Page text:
Looking at Amazon, even 128 GB SSD's are cheap :P Speaking of those drives, how long would they last, esp. if the OS is constantly accessing and writing files (and running games on top of that)?
     
  4. Count Duckula

    Count Duckula .

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    Well, 'normal slow' movements should be fine, considering the number of laptops out there that get moved around with no problems, but if you're really caustious its always good to reduce it if possible.
    Its about preventing the HDDs heads from hitting the spinning platters, and hard/fast movements are certainly worse for that (dropping the thing onto a table from a inch up vs placing it down carefully, that kind of thing).

    I have worked in IT support for many years, but am no expert on them :)
     
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  5. the_randomizer
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    the_randomizer The Temp's official fox whisperer

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    What about SDD read/writes, how long would those last under normal (i.e gaming, browsing, watching videos, etc) circumstances?
     
  6. Originality

    Originality Chibi-neko

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    They're designed that rapid acceleration triggers header parking, however it's impact, heat and vibration that can cause damage.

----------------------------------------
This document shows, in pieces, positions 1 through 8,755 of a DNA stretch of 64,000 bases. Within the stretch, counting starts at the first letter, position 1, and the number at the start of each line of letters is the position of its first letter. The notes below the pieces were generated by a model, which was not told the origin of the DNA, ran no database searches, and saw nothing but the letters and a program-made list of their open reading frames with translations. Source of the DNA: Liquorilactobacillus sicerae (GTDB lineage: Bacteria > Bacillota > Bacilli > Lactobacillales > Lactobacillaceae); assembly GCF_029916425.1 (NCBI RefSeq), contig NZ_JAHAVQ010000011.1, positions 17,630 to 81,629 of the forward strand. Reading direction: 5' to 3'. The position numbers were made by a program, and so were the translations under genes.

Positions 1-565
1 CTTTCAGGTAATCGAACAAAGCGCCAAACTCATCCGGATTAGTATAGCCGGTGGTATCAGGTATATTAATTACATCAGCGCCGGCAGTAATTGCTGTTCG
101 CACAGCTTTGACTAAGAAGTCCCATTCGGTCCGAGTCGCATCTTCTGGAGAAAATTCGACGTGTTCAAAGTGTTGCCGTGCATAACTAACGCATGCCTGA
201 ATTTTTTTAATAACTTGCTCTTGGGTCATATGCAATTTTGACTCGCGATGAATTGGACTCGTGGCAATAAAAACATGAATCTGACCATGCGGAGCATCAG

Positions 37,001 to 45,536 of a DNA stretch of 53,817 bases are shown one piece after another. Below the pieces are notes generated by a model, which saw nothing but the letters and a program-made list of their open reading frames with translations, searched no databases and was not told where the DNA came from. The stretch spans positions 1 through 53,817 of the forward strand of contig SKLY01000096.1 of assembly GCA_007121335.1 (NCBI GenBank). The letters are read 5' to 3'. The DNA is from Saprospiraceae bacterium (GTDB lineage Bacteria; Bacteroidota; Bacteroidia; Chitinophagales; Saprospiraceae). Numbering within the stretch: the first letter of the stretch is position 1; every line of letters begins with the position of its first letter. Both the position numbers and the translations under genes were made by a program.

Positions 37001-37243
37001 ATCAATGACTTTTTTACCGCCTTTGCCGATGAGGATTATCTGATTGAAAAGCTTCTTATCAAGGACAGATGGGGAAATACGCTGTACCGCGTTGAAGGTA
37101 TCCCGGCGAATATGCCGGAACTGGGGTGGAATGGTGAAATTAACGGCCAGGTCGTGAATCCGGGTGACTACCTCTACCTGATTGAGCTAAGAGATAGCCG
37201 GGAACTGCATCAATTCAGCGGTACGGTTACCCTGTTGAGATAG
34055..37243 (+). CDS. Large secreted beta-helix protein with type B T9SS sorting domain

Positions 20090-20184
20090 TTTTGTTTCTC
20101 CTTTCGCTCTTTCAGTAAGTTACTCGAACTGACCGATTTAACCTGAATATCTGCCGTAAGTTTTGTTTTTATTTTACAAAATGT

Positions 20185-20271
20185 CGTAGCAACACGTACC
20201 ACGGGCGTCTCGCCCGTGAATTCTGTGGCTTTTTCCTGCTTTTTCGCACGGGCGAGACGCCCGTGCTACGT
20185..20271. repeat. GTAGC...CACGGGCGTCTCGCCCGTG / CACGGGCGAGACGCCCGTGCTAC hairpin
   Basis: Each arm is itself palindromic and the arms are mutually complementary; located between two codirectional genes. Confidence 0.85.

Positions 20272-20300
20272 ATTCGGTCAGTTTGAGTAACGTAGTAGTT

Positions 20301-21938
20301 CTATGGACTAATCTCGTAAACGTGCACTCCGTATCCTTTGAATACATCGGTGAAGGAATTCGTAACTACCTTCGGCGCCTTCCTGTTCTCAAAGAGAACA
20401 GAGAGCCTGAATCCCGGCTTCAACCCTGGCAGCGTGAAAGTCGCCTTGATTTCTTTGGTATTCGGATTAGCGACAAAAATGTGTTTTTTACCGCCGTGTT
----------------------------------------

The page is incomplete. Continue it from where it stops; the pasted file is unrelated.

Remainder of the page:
Impact isn't neccessarily a problem when it comes to dropping (although that actually will place physical strain and potential damage in several other parts of the system). It's mostly when the laptop is struck from a stationary position (e.g. Knocking it with your elbow/knee from a desk) during IO operations that can cause the headers to hit the platters.

    Heat lessens the effectiveness of the bearings and directly leads to vibrations. All HDDs have a very specific threshold for vibration (which can usually be found on the HDD technical specs on their websites). Needless to say, vibration interferes with IO operations and can cause the header to contact the platters, which means damage. It also wears down the bearings and the drive, but that's not so much of a concern and I'm no HDD engineer so I can't say how long they're supposed to last.

    EDIT: For SSDs, its something like 100,000 read/write cycles. I only remember reading an article that it would take something like 4 years of stress to hit the limits, and over 10 years from "average usage". Again, these details should be found in the tech specs from a manufacturer website.